Helping MD/PhD Students with Burnout
Medical and graduate school are both known for their rigor, and the challenges that come with it. For the students in Tufts’ combined MD/PhD program, the stressors of the two programs – not to mention moving between them – can compound one another.
“This kind of chronic stress can lead to burnout,” said Michael Chin, MD, PhD the Director of the Tufts Medical Scientist Training Program. “Burnout leads to emotional exhaustion and feelings of inadequacy and can ultimately influence career outcomes.”
In order to combat stress and burnout among MSTP trainees, Dr. Chin – along with the program’s Clinical Director, Gordon Huggins, MD, and Director Emeritus and current Wellness Officer Jim Schwob, MD, PhD – is piloting a series of Wellness and Resilience programming for the 2021/22 Academic Year. This programming is funded by a supplement to the MSTP program’s NIH Training Grant.
“We want to promote wellness for our students,” said Dr. Chin, “but we also want to make sure our trainees are resilient. Programs that focus just on wellness can, in some cases, lead participants to prioritize wellness at the expense of their training. Resilience strategies, on the other hand, acknowledge the adversity inherent in demanding work and environments and provide tools to adapt, which both reduces stress and leads to better training outcomes.”
The supplement will fund a variety of activities designed to promote both wellness and resilience among students in the program, including a series of physician-scientist speakers who will discuss stress and resiliency in MD/PhD training; panels composed of program alumni who will talk about the various stressors inherent in different career paths; and a one-day retreat designed for team building, wellness, and fostering resilience skills. Students will also participate in the NIH OITE’s virtual Becoming a Resilient Scientist series, with discussions facilitated by program leadership.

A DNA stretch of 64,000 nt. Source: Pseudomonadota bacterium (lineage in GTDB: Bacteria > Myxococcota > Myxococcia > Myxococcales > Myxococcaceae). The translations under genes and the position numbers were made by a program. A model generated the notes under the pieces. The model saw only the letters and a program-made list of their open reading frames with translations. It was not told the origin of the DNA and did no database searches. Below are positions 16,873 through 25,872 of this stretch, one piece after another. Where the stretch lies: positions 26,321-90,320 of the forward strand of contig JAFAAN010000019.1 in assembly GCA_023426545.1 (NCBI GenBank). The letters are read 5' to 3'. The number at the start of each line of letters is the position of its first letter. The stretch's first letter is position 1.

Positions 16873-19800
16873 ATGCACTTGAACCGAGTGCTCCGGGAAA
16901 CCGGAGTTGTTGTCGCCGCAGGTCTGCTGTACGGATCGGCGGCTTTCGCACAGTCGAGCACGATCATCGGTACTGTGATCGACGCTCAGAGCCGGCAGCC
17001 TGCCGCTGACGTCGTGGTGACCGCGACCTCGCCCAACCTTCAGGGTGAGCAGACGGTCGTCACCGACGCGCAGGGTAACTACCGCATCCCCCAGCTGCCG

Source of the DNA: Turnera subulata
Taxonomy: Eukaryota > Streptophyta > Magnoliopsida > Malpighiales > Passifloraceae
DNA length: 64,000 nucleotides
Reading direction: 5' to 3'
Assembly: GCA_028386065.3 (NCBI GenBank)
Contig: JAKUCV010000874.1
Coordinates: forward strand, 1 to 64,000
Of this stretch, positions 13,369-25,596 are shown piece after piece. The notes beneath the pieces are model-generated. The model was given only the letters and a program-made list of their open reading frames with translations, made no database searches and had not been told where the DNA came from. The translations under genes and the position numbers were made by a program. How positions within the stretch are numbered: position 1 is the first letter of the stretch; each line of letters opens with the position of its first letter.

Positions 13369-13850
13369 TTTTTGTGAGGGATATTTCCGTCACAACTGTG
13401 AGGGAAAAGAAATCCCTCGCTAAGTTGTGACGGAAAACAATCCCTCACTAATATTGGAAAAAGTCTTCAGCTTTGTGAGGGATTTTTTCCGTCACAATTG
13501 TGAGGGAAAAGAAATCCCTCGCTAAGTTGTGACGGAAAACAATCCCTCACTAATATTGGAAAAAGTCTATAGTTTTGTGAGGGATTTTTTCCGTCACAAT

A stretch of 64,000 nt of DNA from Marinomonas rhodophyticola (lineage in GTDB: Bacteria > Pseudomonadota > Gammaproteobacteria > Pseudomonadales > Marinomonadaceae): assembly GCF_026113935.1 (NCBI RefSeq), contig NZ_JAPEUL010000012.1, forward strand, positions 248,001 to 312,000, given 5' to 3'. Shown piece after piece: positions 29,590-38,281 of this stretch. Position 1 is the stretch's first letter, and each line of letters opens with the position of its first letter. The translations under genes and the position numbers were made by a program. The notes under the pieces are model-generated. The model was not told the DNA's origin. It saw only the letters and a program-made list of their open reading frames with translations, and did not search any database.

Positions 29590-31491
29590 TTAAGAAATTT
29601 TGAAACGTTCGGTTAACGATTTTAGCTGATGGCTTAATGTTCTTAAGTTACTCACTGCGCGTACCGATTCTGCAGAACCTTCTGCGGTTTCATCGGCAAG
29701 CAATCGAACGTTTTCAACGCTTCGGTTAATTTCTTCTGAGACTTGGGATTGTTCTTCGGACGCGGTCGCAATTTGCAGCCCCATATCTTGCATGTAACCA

“Students will have the chance to meet with experienced physician scientists and learn about their personal strategies for wellness,” said Dr. Schwob. “They will be able to get advice about their own struggles and hear from others who have gone through the same things.”
While providing students with resilience training is valuable, the program plans to go further. “Interventions promoting individual resilience are helpful,” said Dr. Chin, “but the benefits are limited. When you focus on reducing organizational barriers to resilience at the same time, however, the benefits increase.”
To that end, the Wellness and Resilience program also contains evaluations designed to identify specific sources of stress among program trainees. “Once we know what those stressors are, we can figure out ways to help students through them,” said Dr. Chin.
One way to help students through their training is by helping mentors learn to recognize burnout and foster resilience in their trainees. To do this, the program will be partnering with Tufts’ Clinical and Translational Science Institute (CTSI) to offer mentorship training. This training will complement culturally aware mentorship training offered to faculty through GSBS and the Center for the Improvement of Mentored Experiences in Research (CIMER).
“Students from underrepresented groups in particular may be under greater stress,” said Dr. Huggins, a member of the CTSI and leader of the mentoring training. “We hope offering these trainings to students and mentors will improve their experience in the program.”
When it comes down to it, the wellness and resilience program is designed to make students’ experiences in the program less stressful, and the way to do that is by making sure student concerns are heard and addressed.
“We want to create a culture of continuous quality improvement, where trainee input is encouraged and that input is used to minimize stress, enhance wellness, and promote resilience,” said Dr. Chin.